Sunday, March 6, 2011

Ogrim's Eleven: Or Bugbears and Bankvaults

I've been thinking about this post since Society of Torch, Pole and Rope talked about something similar with the Tomb of Horrors, so here goes...

In recent weeks, I've been trying to understand why the idea of the old-school dungeon crawl or megadungeon hasn't really inspired me that much. I seem to be able to comprehend the idea of the picaresque hero and the simple interpretable rules that seem so important to old-school games, but I really want to understand more of what's appealing about these places. I'm not really a big fantasy literature buff and the novels I do read tend to have very modern genre attitudes, like the Dresden Files and the Discworld series. The Tomb of Horrors post over at Society of Torch, Pole and Rope got me thinking hard on the subject. I love movies like The Sting, Ocean's Eleven and Snatch and television like Leverage and White Collar, which share a whole lot of elements with the dungeon crawl: assembling a crew, loading up on the requisite equipment, edging down corridors and disabling traps. So why couldn't I apply this love of a plan coming together to dungeons?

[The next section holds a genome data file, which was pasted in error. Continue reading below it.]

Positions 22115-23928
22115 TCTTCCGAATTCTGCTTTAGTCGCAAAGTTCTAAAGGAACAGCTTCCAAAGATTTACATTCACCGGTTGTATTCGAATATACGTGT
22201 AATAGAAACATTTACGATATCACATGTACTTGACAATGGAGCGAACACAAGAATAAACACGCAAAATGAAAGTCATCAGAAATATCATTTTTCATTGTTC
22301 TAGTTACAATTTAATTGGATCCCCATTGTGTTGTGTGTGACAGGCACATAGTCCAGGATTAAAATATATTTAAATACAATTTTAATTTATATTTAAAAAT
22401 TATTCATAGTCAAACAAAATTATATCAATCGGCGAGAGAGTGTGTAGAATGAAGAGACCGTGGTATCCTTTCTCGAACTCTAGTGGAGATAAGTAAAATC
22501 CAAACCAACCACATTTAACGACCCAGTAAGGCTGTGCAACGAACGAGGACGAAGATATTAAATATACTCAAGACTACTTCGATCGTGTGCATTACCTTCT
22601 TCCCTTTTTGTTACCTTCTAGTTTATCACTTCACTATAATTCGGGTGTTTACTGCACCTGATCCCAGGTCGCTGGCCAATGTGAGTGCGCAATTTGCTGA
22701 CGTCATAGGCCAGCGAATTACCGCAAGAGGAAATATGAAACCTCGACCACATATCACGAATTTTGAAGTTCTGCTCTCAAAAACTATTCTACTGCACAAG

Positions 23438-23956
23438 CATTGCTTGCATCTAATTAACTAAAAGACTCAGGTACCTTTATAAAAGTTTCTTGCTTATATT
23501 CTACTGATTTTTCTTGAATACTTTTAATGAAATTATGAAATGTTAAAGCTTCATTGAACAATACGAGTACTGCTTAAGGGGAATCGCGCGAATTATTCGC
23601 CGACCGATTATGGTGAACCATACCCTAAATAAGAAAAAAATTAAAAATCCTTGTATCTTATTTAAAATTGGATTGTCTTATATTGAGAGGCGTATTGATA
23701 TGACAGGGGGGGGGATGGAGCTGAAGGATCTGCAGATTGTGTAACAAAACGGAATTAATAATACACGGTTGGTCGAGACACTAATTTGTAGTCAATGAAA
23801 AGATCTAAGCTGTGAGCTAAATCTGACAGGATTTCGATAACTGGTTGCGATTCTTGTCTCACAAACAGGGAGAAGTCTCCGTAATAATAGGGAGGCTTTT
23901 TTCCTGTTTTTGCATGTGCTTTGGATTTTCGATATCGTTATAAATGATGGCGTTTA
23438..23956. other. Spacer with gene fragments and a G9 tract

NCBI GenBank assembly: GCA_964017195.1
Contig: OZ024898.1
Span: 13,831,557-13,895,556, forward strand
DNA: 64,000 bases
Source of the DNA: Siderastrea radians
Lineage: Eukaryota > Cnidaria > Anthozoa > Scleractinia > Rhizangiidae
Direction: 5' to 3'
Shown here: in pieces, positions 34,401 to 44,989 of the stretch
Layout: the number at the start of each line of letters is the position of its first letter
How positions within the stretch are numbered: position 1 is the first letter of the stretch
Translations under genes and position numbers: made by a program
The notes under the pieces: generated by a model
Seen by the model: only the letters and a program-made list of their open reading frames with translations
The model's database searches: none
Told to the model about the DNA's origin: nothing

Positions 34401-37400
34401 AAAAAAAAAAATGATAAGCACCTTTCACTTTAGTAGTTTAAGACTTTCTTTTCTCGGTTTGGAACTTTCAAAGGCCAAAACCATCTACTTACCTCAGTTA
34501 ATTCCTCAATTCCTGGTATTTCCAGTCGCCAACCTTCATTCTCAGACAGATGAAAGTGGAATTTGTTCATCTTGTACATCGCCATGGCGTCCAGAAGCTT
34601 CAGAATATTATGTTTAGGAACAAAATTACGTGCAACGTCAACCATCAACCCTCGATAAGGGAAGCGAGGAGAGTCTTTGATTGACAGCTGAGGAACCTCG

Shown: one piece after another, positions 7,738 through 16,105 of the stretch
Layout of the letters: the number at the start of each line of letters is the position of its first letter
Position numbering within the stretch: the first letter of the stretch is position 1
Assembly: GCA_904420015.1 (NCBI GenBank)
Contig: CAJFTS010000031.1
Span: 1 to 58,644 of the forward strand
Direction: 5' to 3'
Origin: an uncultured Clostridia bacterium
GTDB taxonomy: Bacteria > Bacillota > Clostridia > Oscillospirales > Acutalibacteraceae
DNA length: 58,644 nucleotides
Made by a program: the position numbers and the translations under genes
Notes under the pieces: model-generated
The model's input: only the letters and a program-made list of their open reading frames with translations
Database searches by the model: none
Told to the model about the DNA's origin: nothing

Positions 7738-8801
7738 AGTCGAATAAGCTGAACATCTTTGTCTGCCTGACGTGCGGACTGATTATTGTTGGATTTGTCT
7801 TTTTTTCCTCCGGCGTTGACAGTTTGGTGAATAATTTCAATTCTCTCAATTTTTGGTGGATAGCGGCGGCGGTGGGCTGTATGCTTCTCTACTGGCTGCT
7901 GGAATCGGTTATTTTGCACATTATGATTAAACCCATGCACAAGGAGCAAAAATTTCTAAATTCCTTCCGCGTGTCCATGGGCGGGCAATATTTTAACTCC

I think it's because they're not active enough for me.

Now before the entire D&D blogosphere jumps down my throat about their dungeons and experiences and whatever, note that I'm not saying that the megadungeon mode is a bad thing: it just may not be for me. Something about looting long abandoned temples just doesn't excite me that much. Sure, you may have just found the Eye of Hrumesh and taken it from its rightful temple, but where's the fallout from that? Who have you pissed off? Where are you going to lay low?

I think that I need to run old-school D&D like a Dortmunder novel: putting together a crew of quirky characters to do a job, whether it's trying to steal a magical artifact from a prominent guild leader or being hired by a scholar looking to retrieve significant findings in the field. A Magic-user casting Charm Person on the janitor to smuggle a pair of Thieves into the building while the Fighter looks on with a crossbow, ready to intervene if things get nasty (which they most likely will). Magical university buildings set up with Explosive Runes traps for nosy lockpicks or wizards trying to Knock their way into a fortune.

Stuff like that gets me fired up.


  1. Rob Donaghue (at Some Space to Think:, had a post about using the Leverage RPG to do dungeon crawls but I can't seem to find it. Anyway, I think this a great way to approach dungeons and it is totally appropriate to some the Appendix N source material (specifically Fafhrd & Grey Mouser).

  2. Not all retro-D&D is about mega dungeons. I'm like you in that to me its not all about mega dungeons. Try to dig up 5 coins for a kingdom or read a good sandbox campaign and you can see what I mean point in case is Ben Robins' West Marches campaign which was not a mega dungeon at all and Griffin Mountain which was also not a mega dungeon. There is a lot to like about a sandbox campaign design and it fosters emergent stories as opposed to pre plotted arcs YMMV tho'